Moises’ story highlights the need for advocacy and awareness surrounding immigration reform and LGBTQ rights. Our goal with Forbidden is to tell Moises’ story. We stake no claim to be experts in these topics, but we can cover the basics and provide resources.
A Brief History of Immigration in the U.S.
- Until late 19th century — very little regulation of immigration and virtually no enforcement.
- Prior to 1920’s — no numerical limits, certain classes of people banned.
- 1920’s — Quota systems created based on race and nationality. Western Europeans heavily favored.
- 1965 — Quota system replaced with system that gives preference to close relatives and certain employees. Western Hemisphere immigration limits enacted.
- Restrictions now:
- Family based — spouses, children, parents and siblings
- Employment based
- Diversity lottery
- Humanitarian — asylum and refugees
- Country-specific legislation (example: Cuban Refugee Adjustment Act).
What does “undocumented” mean?
Typically, immigrants who have entered the U.S. without inspection or legal permission or through the use of false papers are considered undocumented. Being undocumented can also refer to a person with expired paperwork or a person in deportation proceedings.
What is DACA?
DACA stands for Deferred Action for Childhood Arrivals. DACA is a memorandum passed on June 15, 2012 and implemented by the Secretary of the Department Homeland Security, Janet Napolitano. It directs U.S. Customs and Border Protection (CBP), U.S. Citizenship and Immigration Service (USCIS), and U.S. Immigration and Customs Enforcement to practice prosecutorial discretion toward some individuals who immigrated without papers to the United States as children.
- Eligible if under 31 years of age by June 15, 2012 when President Obama announced program;
- Under 16 years old when first entered the U.S.;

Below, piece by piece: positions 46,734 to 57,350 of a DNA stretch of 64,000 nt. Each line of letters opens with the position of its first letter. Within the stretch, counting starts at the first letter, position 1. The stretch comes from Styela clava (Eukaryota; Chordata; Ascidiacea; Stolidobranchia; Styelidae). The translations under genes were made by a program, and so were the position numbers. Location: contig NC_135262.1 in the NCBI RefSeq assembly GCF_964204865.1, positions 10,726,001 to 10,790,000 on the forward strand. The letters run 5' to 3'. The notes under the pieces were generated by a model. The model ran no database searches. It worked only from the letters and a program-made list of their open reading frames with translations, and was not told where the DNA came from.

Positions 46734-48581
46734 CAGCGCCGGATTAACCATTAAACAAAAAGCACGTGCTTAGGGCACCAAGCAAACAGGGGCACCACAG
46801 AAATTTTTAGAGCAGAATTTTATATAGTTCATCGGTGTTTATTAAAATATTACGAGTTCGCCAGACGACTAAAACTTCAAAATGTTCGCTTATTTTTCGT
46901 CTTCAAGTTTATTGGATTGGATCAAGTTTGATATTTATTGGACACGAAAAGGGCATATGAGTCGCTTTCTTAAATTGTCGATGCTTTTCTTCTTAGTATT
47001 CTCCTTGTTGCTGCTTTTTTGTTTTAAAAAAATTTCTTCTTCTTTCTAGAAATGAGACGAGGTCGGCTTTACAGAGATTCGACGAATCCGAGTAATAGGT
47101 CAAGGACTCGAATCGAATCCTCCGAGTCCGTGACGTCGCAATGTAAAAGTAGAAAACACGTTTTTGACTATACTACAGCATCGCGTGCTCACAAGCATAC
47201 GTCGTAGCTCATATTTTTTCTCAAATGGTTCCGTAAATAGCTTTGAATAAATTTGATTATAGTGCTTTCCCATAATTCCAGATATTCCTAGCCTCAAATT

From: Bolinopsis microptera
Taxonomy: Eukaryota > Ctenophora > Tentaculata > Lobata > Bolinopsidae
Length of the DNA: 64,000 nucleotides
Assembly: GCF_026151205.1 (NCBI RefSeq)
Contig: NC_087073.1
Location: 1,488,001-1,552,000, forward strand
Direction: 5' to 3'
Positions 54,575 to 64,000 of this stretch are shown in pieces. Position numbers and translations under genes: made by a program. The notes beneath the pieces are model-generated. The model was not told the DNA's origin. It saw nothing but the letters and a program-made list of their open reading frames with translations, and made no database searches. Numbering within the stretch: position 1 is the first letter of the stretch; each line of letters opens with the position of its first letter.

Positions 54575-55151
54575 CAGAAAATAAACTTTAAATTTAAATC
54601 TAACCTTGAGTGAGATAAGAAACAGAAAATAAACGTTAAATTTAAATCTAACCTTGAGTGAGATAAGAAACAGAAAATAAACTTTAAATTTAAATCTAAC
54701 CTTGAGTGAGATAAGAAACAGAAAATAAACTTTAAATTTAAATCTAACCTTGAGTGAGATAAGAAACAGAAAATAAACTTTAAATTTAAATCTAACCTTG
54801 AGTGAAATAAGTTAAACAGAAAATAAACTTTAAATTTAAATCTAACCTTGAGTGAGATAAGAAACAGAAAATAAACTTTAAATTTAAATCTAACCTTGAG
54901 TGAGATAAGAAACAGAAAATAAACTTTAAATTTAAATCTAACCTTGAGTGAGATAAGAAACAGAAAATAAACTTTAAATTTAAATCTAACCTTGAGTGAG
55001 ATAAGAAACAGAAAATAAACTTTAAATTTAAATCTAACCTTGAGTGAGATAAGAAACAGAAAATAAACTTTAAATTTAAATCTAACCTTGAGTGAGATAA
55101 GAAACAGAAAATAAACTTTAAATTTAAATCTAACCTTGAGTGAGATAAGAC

- Continuous residence in U.S. from June 15, 2007 to present;
- High School Graduate or equivalent or currently enrolled in school; AND
- No serious criminal record.
- Not a permanent status — no pathway to citizenship.
- Valid for 2 years — current policy is that it will be renewable…but for how long?
- Travel for limited purposes only.
- Not eligible for military service.
- Not eligible for in-state tuition in most states (including North Carolina)
- Not eligible for the Affordable Care Act.
What is the DREAM Act?
DREAM stands for Development, Relief, and Education for Alien Minors. Part of an attempt to reform the flawed immigration system, the DREAM Act was legislation first introduced in the Senate on August 1, 2001. Several attempts were made to re-introduce the bill, most recently in 2011.
What is a DREAMer?
The term DREAMer stems from the DREAM Act. Undocumented students are often brought to the U.S. by their parents at a very young age. Having completed most of their schooling in this country, they often find out about their lack of legal status when they are in high school.
Drop the “I” word
Racially charged slurs like “illegal” and “alien” are examples of demeaning and dehumanizing language used against immigrant communities. Behind every single person, there is a human story. Take the pledge to never call any human being “illegal.” Go to http://colorlines.com/droptheiword/
What does LGBTQ stand for?
Lesbian, Gay, Bisexual, Transgender, and Queer
What does the term “queer” mean?
Reclaimed by a younger generation, queer is an umbrella term for sexual and gender minorities that are not heterosexual, heteronormative, or gender-binary.
What is DOMA?
DOMA stands for the Defense of Marriage Act. Enacted September 21, 1996, DOMA was a U.S. federal law that allowed states to refuse to recognize same-sex marriages granted under laws of other states. On June 26, 2013, the U.S. Supreme Court struck down DOMA determining that it was unconstitutional and discriminatory toward same-sex couples.
A Brief History of Immigration in the US:
Ann Marie Dooley, Attorney at Law, McKinney Perry & Coalter